Two western Massachusetts Democrats running for a seat in the U.S. House agree major change is needed at the Immigration and Customs Enforcement agency. But they're declining to go so far as to say it should abolished.
Congressman Richard Neal said in a statement that he believes ICE should be "reformed, overhauled and streamlined."
"We can make common sense corrections like adding judges, targeting border patrol abuse while protecting the constitutional guarantee of due process," Neal said in a statement.
His opponent is Tahirah Amatul-Wadud, a Springfield attorney. She said ICE should not be "isolate[d] for abolition."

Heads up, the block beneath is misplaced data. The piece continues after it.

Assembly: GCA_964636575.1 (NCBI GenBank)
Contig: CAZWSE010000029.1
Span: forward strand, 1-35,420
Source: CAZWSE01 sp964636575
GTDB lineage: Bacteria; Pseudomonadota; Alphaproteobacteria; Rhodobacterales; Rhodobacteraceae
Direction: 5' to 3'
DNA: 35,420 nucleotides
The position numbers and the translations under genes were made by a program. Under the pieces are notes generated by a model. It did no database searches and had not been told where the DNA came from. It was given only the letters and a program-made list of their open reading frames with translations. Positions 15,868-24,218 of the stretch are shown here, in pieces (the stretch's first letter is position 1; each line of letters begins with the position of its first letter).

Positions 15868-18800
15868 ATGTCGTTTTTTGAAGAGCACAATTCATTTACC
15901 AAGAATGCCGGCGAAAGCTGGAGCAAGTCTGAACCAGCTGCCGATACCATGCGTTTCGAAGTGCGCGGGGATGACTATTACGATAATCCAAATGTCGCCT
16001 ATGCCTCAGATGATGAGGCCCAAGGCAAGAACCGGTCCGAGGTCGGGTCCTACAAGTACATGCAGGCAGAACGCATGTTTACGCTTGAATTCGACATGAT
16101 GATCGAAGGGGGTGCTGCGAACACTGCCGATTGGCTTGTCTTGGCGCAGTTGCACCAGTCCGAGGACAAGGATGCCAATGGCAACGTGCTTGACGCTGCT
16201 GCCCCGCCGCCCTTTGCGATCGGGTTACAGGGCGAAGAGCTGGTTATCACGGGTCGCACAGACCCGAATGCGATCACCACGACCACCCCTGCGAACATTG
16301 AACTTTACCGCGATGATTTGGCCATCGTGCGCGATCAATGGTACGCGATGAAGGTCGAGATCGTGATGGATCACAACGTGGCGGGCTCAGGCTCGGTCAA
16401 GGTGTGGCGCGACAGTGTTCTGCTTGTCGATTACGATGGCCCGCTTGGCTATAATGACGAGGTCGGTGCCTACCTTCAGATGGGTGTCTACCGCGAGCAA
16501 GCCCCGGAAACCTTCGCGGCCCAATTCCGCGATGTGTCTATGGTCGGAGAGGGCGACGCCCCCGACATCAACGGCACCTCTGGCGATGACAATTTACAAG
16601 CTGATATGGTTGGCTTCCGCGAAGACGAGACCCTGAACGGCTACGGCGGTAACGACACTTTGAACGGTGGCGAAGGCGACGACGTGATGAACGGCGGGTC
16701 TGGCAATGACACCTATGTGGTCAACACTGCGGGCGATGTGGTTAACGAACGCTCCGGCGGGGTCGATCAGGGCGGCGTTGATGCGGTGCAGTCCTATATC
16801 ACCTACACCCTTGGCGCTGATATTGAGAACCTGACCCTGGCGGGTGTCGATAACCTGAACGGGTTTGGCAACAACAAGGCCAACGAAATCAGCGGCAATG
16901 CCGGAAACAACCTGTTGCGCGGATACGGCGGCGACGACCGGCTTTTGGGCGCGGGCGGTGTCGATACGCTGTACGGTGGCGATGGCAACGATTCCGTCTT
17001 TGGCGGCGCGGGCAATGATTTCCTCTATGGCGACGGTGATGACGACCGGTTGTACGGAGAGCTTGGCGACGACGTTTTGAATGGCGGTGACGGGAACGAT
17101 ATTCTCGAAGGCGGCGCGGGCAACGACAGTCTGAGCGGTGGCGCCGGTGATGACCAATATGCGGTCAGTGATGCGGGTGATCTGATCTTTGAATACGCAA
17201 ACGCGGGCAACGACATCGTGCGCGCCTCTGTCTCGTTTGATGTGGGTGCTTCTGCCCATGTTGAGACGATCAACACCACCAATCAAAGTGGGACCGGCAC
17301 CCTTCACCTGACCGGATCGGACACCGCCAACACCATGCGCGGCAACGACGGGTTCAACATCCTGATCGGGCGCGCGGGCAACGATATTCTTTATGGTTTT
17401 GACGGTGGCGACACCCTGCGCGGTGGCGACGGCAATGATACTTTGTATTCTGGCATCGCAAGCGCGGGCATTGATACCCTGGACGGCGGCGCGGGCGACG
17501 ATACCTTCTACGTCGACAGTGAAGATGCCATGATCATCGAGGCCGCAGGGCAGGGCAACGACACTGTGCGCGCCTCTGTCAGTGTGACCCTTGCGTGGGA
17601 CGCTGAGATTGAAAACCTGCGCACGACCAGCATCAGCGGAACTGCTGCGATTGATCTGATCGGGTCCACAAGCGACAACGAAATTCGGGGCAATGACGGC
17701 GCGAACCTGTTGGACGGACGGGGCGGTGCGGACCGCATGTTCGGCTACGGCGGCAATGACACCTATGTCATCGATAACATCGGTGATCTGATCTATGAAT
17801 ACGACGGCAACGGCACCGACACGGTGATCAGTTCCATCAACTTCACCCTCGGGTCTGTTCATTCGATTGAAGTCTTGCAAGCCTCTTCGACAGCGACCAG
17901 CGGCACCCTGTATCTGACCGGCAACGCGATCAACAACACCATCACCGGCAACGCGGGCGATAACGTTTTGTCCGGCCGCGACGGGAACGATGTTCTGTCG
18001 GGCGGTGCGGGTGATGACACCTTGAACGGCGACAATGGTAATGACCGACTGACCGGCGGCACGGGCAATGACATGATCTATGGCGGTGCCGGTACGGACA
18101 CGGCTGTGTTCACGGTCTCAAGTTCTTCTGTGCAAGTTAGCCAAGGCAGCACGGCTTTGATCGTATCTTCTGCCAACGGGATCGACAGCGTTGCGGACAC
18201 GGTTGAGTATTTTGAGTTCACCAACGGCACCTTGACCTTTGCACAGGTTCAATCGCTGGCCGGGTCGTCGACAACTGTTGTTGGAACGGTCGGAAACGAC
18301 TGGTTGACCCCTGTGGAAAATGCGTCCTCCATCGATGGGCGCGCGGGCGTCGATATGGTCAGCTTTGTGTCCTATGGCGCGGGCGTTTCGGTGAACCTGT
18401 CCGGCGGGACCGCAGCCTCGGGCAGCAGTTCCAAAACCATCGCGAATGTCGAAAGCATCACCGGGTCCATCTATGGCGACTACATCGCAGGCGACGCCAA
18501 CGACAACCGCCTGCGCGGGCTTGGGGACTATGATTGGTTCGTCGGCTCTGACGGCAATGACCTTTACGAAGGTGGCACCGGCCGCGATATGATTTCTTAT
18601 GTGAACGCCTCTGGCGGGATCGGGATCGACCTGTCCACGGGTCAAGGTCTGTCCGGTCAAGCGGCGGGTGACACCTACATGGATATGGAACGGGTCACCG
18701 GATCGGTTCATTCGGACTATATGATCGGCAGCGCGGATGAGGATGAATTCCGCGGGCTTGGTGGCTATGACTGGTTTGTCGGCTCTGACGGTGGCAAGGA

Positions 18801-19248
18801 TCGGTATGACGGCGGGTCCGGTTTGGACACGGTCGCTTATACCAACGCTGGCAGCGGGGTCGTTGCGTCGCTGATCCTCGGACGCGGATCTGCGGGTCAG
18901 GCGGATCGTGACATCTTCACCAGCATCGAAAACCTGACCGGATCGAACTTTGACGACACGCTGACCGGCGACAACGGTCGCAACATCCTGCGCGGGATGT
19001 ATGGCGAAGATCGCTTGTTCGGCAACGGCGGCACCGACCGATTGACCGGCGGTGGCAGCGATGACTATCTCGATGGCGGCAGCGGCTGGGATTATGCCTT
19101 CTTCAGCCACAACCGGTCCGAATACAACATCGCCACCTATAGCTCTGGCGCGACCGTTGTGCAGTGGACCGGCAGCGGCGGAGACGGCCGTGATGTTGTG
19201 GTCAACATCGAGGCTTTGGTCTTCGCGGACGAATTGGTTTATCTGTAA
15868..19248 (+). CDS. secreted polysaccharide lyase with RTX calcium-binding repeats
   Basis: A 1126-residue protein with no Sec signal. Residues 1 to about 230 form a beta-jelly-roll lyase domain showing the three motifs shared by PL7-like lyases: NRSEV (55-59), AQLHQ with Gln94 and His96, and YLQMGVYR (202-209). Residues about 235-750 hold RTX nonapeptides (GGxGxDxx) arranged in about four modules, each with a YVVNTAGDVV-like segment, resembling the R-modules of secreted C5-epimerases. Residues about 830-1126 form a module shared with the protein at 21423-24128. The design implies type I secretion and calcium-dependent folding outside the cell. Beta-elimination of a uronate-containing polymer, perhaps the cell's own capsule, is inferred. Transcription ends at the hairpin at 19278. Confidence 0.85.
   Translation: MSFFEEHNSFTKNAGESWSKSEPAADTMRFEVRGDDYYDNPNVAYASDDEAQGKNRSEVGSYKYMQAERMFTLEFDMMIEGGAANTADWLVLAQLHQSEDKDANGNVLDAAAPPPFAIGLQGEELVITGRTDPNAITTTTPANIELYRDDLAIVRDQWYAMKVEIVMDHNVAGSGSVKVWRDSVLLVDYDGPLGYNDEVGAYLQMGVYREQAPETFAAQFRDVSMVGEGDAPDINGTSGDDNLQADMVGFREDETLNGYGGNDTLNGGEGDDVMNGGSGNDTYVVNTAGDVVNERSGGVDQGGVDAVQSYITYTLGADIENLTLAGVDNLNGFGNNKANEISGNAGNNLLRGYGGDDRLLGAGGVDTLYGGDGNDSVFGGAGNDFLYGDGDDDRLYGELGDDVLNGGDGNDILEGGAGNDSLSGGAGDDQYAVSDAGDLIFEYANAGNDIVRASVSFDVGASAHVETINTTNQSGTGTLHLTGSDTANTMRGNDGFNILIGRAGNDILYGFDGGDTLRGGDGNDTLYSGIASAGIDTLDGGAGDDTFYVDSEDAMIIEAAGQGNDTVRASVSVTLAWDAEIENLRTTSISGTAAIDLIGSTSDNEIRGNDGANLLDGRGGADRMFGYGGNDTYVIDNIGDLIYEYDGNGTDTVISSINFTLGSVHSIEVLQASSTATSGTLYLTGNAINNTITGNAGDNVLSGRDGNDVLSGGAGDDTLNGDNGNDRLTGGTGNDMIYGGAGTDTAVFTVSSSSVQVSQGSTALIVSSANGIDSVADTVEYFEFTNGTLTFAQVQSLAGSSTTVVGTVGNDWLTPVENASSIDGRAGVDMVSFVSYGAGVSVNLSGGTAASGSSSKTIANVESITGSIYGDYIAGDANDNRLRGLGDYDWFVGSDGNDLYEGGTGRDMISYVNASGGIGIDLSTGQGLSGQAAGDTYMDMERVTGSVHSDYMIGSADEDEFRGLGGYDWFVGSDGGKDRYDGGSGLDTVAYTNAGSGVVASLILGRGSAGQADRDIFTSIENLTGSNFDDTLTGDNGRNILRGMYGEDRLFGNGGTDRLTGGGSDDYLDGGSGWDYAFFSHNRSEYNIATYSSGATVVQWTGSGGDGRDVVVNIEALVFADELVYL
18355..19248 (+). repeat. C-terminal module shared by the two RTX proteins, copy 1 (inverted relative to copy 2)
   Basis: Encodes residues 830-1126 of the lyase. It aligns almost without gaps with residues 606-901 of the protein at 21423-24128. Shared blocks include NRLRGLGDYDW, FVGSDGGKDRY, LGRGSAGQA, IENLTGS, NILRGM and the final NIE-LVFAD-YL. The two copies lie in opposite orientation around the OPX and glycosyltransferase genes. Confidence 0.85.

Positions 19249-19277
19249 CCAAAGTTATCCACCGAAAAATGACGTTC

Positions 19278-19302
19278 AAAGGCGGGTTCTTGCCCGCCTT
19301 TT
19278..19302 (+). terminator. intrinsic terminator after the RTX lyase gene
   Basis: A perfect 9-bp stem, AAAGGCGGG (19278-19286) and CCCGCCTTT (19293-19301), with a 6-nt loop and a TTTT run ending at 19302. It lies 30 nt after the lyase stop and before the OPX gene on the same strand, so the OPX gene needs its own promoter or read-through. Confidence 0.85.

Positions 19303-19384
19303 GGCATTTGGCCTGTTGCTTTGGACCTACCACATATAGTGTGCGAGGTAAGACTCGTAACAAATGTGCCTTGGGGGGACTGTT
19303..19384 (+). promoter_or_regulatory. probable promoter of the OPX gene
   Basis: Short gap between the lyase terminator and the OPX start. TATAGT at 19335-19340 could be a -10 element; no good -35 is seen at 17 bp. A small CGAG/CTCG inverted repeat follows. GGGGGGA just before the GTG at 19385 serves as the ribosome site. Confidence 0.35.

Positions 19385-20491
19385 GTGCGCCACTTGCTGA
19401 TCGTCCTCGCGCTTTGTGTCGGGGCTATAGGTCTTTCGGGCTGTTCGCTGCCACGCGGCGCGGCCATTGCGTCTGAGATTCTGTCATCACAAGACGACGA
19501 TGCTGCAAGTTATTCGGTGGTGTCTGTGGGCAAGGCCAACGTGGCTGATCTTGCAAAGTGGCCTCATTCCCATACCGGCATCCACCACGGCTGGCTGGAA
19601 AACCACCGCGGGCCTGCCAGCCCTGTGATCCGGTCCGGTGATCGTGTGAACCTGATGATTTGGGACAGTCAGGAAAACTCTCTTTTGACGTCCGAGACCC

"We need to look at the entire system and rework it in a way that doesn't punish children, that doesn't separate children from their families and that respects the human rights of everybody that interacts with our government and our governmental agencies," she said.
The candidates' positions put them at odds with central Massachusetts Congressman Jim McGovern -- also a Democrat.
"[ICE] has become a destructive force in our communities," he said. "I think most people believe we should focus in on violent criminals and terrorists and drug dealers. And instead, ICE has been all about ripping apart families."
McGovern said he's helping draft legislation that would abolish ICE and establish a commission to explore how the nation can handle immigration enforcement more humanely.